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How Firms Are Attracting Millennial Advisors 

How Firms Are Attracting Millennial Advisors 

Despite all the talk about the aging financial advisor force, the industry still has a problem attracting and retaining young talent. But several Wall Street firms discussed their new techniques for bringing millennials into the business during a Securities Industry and Financial Markets Association seminar on Wednesday.

Speakers at the seminar quantified the aging advisor problem: a Cerulli study found the average advisor is older than 50; a third of advisors plan to retire in the next 10 years; and only 11 percent of advisors are under the age of 35. Just 5 percent are younger than 30.

Millennials -- those born between 1980 and 2000 – tend to be skeptical of the financial services industry.

“Only 9 percent of millennials that were surveyed saw our industry as an industry of choice for them,” said Mark Barickman, a global staffing executive for Bank of America Merrill Lynch. “What’s even more concerning to me was that 24 percent of those surveyed understood what we do.”

To understand why recruiting the next generation of advisors is such a challenge, the industry needs a better understanding of what millennials are looking for in a career.

They are smart, educated and tech-savvy, said Racquel Oden, head of advisor strategy and development at Merrill Lynch Wealth Management, but also motivated differently.

“Everything they do, they want to make sure there’s a purpose to it, and you’ve heard the concept of that balance,” Oden said. “Looking for that balance where it isn’t about working thousands of hours.”

In a 2014 Fidelity report, young financial professionals and college students named having a good work-life balance as the most important factor in choosing a career, said Amanda Smith, a senior vice president and head of marketing at National Financial. Millennials also value a career that impacts the lives of others, offers job security and fosters a collaborative work environment.

While advisors may say these are all benefits to being a financial advisor, millennials ;don’t see it that way. They see too much pressure to sell, and nothing turns off a millennial like the prospect of cold-calling, Smith said.

Angela Ruffin-Stacker, the first vice president of diverse financial advisor strategy, integration and growth at Wells Fargo Advisors, said traditional recruitment methods don’t resonate with millennials.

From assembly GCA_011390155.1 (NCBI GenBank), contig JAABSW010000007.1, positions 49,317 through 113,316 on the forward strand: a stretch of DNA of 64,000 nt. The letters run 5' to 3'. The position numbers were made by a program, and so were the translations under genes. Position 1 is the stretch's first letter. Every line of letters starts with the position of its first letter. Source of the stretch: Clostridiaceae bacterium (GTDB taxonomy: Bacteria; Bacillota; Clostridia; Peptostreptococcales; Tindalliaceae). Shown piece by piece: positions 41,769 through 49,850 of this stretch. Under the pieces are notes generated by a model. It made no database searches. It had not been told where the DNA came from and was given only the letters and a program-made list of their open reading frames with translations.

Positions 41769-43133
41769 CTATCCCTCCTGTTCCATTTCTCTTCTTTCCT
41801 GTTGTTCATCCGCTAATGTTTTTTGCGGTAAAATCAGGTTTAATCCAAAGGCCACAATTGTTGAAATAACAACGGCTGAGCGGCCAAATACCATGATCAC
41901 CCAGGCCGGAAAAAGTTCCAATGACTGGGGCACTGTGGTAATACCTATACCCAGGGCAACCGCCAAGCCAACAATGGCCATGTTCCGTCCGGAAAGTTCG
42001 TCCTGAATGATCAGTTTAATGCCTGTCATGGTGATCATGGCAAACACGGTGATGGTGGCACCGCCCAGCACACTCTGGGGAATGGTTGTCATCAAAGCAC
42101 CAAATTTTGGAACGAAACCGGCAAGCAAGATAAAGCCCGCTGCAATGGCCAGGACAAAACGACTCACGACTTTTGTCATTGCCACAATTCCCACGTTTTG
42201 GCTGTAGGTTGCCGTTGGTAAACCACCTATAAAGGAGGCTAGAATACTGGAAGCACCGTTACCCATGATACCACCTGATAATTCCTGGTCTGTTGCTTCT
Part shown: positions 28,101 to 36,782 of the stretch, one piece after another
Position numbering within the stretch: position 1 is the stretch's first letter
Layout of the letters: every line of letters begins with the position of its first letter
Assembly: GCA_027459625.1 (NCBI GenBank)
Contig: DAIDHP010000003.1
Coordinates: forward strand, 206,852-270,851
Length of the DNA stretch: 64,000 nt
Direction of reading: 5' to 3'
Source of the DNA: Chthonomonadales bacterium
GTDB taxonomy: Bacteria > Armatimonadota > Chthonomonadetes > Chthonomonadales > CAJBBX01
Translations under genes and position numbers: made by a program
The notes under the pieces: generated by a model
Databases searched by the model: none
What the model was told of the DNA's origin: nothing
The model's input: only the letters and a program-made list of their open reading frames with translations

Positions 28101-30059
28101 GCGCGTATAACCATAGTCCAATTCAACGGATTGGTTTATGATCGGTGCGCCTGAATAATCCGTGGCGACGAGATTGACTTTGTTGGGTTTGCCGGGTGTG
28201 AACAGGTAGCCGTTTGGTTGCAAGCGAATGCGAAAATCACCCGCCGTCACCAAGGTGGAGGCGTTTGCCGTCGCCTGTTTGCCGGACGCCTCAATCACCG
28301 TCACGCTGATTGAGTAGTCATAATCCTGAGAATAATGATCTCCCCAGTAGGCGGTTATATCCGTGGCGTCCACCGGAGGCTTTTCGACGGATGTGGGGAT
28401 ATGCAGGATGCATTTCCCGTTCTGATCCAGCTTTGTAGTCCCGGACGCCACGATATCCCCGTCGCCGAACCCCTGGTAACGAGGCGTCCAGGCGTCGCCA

“We’re trying to also just appeal to the emotion side of why they should get into this business,” Ruffin-Stacker said, echoing the millennials’ need to help people and change lives. “Really, it’s all about making sure that the work which we are conveying is really interesting.”

Karen Larson, a manager of talent acquisition at TD Ameritrade, said firms could connect by making social responsibility part of the company’s core values and philosophy, and offer millennials a flexible schedule that allows them to participate in community service.

Perhaps the biggest difference between millennials and their older counterparts is their lack of motivation by money. Instead, the younger generation tends to value the development of new skills and achieving personal goals over boosting head count and “making it rain.”

Larson emphasized college internship programs, exposing potential employees to professional business acumen and personal interaction with senior executives.

According to Smith, one in five millennial advisors start at an internship program.

Barickman said Bank of America’s program found benefits for veterans as well as rookies.

“There’s nothing better than a 10-week inculcation into the business for the individual, but also for our seasoned advisors to be able to experience what the millennials can bring to the business first-hand,” Barickman said.

One thing they bring is their tech-savvy. Kevin Wallace said Janney Montgomery Scott is leveraging this by training millennials first in new technology platforms to get more value out of tools and help senior advisors use them.

“It’s a different experience learning to be an advisor in 2015 than it was in the 80s or 90s,” Wallace said. “New advisors can jump right in and generate value for the firm with technology right away.”

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